Friday, February 3, 2012

The Council and updating canon law

I read today for the very first time Bl. Pope XXIII's speech, delivered on 25 January 1959 in the Basilica of St. Paul's Outside the Walls in Rome. It was this speech that the pope announced three things of great import for the Church: "a diocesan synod for they city [of Rome], and an ecumenical council for the Universal Church," as well as an updated code of canon law (the Church's first unified code, the so-called Pio-Benedictine code, was promulgated in 1917), "which," Pope John said, "should accompany and crown these two tests of the practical application of the provisions of ecclesiastical discipline, as the Spirit of the Lord will suggest to us little by little along the way." Papa Roncalli also alluded to the promulgation of a unified code of canon law for all of the Eastern Churches in communion with the Holy See. Given that he said, "The forthcoming promulgation of the Code of Oriental Law will give a presage of these events," it seems reasonable to conclude that he envisioned the enactment of the unified Eastern code even before the synod and the council.

It is interesting to note that the updated Latin code (Codex Iuris Canonici) was not promulgated until 1983 and that the unified Eastern Code (Codex Canonum Ecclesiarum Orientalium) was not set forth until 1990. In 1983, the Latin code was promulgated by Bl. Pope John Paul II on the twenty-fourth anniversary of John XXIII's speech.

Since 1983 the Latin code has been updated several times by papal fiat. With regard to permanent deacons the most recent change, set forth by Pope Benedict XVI on 26 October 2009 in a motu proprio, Omnium in mentem, along with amending some canons regarding marriage, Canons 1008 and 1009 were also amended.

Canon 1008 was reconstituted to read: "By divine institution, some of the Christian faithful are marked with an indelible character and constituted as sacred ministers by the sacrament of holy orders. They are thus consecrated and deputed so that, each according to his own grade, they may serve the People of God by a new and specific title.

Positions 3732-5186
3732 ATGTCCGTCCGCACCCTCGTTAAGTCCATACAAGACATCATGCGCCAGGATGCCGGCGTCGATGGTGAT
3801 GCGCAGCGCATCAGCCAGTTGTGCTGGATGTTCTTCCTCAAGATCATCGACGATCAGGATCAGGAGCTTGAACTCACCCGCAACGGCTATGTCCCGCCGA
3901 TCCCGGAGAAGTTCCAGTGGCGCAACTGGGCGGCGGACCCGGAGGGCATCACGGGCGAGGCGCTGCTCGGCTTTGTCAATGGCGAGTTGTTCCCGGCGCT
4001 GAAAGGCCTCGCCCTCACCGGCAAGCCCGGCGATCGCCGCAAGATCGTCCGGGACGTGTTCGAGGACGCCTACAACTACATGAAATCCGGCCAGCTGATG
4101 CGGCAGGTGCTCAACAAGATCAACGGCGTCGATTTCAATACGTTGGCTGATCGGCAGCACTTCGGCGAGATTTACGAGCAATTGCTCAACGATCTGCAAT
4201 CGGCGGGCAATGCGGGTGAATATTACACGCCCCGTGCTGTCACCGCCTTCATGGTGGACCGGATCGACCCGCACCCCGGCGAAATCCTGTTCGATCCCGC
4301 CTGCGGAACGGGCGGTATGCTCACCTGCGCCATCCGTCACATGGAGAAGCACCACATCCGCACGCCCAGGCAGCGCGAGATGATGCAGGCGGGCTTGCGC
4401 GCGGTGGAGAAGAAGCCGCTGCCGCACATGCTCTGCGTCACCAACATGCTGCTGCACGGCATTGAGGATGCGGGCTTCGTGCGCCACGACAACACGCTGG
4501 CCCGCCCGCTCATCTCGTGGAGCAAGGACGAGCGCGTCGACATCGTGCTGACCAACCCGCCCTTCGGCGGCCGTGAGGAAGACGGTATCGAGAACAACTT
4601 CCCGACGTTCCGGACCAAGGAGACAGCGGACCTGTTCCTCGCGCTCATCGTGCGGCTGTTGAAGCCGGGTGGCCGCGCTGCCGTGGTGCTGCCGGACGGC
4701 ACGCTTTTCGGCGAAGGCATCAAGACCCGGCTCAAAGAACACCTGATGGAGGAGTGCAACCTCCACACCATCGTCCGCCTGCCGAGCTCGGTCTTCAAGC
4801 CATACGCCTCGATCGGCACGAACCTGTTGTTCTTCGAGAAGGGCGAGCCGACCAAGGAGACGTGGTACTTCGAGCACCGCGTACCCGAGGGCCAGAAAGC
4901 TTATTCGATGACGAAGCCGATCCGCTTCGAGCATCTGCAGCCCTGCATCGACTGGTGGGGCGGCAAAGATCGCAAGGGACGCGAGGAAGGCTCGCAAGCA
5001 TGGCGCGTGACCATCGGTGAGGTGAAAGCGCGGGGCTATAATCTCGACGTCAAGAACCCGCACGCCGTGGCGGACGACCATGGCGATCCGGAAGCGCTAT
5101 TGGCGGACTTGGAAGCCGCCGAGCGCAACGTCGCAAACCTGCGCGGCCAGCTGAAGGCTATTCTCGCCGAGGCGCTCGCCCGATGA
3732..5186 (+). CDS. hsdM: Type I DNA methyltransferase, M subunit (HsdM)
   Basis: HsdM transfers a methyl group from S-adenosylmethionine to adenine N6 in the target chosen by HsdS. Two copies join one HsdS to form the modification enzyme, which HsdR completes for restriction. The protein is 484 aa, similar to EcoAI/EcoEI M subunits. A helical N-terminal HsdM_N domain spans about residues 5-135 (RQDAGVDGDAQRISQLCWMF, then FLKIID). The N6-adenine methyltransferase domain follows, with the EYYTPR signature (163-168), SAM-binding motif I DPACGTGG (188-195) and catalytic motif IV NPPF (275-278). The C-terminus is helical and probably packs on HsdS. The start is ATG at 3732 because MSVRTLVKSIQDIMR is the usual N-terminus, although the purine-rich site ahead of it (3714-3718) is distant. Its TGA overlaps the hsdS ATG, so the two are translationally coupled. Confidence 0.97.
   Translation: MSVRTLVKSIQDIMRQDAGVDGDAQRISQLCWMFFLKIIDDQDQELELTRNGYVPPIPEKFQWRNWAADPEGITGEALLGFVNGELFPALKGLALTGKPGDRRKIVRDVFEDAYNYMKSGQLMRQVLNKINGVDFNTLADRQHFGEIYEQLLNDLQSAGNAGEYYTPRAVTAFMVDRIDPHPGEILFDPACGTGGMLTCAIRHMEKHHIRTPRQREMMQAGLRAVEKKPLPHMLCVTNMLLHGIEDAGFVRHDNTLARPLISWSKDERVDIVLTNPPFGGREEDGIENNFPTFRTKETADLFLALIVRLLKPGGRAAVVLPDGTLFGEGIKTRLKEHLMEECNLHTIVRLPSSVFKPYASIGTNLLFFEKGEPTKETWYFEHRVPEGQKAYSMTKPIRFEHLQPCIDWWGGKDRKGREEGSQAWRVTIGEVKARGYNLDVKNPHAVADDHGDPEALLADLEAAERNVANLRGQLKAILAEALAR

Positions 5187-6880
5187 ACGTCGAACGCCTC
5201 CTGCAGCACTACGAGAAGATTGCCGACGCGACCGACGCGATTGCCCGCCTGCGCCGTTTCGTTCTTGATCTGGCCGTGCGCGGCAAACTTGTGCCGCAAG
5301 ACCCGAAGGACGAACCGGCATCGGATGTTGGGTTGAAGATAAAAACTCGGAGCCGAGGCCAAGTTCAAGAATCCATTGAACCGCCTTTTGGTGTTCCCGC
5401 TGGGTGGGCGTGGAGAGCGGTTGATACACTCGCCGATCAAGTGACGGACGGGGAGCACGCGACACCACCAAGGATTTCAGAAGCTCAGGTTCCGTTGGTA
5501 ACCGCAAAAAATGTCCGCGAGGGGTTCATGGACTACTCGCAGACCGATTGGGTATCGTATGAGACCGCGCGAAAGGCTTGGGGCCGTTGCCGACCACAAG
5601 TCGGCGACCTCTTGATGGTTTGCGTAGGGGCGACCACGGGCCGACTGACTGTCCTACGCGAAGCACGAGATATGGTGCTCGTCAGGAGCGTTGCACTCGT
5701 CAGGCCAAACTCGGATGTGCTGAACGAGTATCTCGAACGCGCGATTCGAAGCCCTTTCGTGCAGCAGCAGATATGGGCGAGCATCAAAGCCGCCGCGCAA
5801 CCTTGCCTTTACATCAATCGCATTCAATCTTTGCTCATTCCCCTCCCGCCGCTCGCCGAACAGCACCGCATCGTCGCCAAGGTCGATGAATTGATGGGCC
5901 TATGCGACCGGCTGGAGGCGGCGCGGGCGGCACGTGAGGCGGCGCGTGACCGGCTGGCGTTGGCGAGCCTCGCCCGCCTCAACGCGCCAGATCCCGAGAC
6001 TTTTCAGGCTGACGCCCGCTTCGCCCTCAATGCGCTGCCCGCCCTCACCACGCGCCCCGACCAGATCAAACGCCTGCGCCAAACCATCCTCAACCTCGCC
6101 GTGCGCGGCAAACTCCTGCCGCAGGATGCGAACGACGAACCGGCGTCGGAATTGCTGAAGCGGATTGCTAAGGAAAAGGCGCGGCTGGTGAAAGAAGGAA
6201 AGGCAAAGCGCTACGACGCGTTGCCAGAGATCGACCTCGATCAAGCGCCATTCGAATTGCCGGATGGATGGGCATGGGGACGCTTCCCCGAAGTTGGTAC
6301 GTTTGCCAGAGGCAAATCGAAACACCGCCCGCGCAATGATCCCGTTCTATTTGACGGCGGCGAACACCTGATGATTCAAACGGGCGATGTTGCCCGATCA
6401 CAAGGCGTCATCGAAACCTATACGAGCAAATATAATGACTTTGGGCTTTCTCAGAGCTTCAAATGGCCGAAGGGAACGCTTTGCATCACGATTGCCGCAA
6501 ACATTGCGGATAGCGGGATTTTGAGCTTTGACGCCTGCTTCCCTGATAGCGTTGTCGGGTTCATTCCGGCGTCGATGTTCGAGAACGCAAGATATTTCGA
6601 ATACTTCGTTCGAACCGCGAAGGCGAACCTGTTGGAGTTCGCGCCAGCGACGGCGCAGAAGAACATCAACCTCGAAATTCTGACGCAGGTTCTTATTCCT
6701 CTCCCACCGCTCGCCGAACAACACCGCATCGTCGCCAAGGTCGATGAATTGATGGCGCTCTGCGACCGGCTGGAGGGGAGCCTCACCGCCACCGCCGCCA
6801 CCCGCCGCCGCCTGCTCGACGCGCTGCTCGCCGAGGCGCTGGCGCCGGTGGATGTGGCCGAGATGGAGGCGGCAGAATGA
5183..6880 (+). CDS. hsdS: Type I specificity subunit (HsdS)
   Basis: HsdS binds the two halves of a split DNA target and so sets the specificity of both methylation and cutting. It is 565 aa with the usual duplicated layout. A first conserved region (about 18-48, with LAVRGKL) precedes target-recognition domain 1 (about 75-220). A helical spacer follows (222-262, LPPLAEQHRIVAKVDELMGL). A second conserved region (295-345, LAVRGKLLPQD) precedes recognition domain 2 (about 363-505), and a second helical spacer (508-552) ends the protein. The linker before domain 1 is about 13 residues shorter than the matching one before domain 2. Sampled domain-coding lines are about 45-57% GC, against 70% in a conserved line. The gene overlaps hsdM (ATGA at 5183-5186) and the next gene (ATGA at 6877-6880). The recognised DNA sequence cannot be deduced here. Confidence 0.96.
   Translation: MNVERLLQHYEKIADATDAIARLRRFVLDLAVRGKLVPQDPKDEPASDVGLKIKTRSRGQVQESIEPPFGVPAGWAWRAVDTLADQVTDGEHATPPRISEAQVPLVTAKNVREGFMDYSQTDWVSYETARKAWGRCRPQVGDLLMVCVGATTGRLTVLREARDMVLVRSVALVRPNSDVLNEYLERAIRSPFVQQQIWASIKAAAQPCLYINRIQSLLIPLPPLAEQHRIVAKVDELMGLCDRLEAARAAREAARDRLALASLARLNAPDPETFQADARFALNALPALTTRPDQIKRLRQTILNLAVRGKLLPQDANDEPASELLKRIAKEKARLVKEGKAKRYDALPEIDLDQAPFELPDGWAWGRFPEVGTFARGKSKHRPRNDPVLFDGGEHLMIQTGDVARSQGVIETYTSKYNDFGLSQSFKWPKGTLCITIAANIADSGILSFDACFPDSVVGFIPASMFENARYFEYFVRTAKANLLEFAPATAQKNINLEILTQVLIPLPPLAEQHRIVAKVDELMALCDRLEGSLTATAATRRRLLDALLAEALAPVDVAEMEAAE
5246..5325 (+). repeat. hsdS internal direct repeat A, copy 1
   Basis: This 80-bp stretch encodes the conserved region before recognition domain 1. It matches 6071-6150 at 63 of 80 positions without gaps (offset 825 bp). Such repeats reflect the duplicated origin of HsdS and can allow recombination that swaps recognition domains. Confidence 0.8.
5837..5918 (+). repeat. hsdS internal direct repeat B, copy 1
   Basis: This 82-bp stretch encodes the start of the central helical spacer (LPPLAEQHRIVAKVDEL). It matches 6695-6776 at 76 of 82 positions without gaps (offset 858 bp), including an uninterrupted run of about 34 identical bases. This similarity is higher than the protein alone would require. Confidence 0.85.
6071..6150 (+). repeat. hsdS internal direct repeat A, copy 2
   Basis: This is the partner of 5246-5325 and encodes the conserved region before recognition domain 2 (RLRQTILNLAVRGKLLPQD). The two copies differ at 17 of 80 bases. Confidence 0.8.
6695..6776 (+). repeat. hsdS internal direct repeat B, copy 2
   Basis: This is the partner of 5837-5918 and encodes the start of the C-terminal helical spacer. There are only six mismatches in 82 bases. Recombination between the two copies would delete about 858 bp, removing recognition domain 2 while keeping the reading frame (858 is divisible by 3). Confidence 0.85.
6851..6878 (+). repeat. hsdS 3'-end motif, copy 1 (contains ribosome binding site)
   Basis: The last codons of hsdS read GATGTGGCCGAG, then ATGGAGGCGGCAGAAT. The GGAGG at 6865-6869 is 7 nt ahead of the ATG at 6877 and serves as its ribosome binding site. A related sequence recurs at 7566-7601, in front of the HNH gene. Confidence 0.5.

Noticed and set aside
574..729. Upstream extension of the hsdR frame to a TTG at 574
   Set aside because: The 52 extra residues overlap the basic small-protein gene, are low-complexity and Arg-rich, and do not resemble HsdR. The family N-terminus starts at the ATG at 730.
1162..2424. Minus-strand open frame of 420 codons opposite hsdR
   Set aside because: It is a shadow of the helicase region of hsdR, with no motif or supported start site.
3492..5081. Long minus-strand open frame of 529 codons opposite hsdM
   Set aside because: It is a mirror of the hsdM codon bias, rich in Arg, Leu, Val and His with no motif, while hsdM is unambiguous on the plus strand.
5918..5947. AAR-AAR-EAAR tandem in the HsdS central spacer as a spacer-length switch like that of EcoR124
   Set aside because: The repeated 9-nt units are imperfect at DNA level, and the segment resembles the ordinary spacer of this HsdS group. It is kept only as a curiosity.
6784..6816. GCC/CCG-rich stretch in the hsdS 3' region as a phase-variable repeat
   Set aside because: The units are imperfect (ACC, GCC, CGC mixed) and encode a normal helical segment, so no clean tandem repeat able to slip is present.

More significantly, a third paragraph was added to Canon 1009: "Those who are constituted in the order of the episcopate or the presbyterate receive the mission and capacity to act in the person of Christ the Head, whereas deacons are empowered to serve the People of God in the ministries of the liturgy, the word and charity."

In my recently completed Integrated Pastoral Research paper (i.e., thesis), relying on the more scholarly work of Dr. Bill Ditewig (who also recently posted on his blog concerning Bl. Pope John's amazing announcement, Marking a Wonderful Milestone), I noted something with regards to how even the current, updated, code deals with permanent deacons:
"Setting theological concerns about this legislation aside, Omnium in mentem is an effort to critically examine the language used to describe the diaconate over against the presbyterate. As Ditewig noted in his doctoral dissertation, The Exercise of Governance by Deacons, published in 2003, citing canonist James H. Provost, care must be taken not to use sacerdotal language rightly applied only the episcopate and presbyterate to deacons (4). However, like most efforts in this regard, Pope Benedict’s motu proprio applies to deacons negatively, merely stating what deacons are not. Provost states that because "the diaconate is an ordained ministry in its own right," although permanent deacons are a new reality in the church, "language unique to the order, and legal expressions flowing from that language, must continue to develop" (Ditewig, Exercise of Governance 4).

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